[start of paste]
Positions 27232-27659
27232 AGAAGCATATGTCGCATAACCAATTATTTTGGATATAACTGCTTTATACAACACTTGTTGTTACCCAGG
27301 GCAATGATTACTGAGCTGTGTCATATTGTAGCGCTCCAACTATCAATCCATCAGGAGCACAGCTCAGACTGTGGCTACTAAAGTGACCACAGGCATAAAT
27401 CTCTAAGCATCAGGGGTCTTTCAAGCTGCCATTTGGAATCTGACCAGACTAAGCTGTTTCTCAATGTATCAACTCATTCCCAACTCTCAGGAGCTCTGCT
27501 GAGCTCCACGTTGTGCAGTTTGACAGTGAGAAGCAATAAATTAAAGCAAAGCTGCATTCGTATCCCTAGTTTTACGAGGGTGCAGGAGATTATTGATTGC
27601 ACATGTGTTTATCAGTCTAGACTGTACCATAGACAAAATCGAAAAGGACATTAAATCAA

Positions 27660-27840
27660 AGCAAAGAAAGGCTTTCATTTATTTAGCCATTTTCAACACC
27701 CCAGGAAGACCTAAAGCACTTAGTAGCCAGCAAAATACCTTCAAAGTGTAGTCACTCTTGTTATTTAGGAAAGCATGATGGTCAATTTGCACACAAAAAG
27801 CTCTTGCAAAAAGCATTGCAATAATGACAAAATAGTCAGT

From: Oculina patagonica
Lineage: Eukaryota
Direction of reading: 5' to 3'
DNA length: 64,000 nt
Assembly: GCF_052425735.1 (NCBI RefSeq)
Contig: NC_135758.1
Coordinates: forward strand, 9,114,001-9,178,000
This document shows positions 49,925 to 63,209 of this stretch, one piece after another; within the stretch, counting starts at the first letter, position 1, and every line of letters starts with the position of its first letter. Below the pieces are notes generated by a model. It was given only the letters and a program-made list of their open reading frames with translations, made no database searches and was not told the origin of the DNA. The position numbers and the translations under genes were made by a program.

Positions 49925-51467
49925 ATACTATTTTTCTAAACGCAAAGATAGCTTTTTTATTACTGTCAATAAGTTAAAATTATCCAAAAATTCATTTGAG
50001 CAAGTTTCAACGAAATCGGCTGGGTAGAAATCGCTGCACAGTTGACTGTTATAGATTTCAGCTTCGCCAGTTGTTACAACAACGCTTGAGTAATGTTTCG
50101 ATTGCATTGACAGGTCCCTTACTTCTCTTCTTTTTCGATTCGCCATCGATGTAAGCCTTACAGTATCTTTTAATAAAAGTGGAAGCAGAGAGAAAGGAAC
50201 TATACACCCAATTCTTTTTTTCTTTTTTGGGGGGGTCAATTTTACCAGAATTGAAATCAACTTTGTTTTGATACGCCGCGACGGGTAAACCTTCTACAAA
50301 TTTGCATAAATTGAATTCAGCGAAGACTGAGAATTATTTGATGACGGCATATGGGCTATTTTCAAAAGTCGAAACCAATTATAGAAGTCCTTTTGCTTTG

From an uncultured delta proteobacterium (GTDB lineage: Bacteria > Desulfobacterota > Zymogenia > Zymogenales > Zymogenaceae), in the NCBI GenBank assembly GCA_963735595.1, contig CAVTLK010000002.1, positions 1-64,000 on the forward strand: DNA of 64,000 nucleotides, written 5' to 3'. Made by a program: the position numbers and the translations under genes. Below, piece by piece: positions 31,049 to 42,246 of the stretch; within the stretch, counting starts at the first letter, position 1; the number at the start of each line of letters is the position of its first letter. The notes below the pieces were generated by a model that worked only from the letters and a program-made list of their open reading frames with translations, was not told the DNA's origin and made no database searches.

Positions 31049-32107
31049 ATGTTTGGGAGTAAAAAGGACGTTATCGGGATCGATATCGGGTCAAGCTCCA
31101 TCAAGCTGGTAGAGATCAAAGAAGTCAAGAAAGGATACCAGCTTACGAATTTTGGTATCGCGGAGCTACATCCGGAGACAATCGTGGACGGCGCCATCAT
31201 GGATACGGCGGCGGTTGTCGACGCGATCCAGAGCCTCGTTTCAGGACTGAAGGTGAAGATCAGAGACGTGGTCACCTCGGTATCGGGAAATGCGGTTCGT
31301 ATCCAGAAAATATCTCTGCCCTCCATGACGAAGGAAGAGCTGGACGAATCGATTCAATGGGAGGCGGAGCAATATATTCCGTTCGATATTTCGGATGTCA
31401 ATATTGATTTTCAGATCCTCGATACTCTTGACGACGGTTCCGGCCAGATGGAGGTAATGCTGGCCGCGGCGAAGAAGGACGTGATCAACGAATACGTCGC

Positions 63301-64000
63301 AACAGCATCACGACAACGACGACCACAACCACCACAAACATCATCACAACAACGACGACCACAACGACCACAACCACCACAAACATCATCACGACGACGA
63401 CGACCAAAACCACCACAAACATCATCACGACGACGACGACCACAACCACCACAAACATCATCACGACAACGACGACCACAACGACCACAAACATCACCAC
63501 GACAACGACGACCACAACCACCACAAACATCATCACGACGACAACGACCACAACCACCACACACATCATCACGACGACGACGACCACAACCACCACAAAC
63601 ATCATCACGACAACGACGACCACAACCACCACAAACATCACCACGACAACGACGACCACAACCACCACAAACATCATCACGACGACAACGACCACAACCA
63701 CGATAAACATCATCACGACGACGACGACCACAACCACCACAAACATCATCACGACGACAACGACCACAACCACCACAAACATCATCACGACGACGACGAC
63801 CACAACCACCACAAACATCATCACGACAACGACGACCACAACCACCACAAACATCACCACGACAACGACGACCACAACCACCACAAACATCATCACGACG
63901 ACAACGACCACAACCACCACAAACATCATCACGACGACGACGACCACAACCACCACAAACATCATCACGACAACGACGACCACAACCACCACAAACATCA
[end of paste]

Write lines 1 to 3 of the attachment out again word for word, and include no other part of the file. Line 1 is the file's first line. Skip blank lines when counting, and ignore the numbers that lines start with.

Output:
Positions 27232-27659
27232 AGAAGCATATGTCGCATAACCAATTATTTTGGATATAACTGCTTTATACAACACTTGTTGTTACCCAGG
27301 GCAATGATTACTGAGCTGTGTCATATTGTAGCGCTCCAACTATCAATCCATCAGGAGCACAGCTCAGACTGTGGCTACTAAAGTGACCACAGGCATAAAT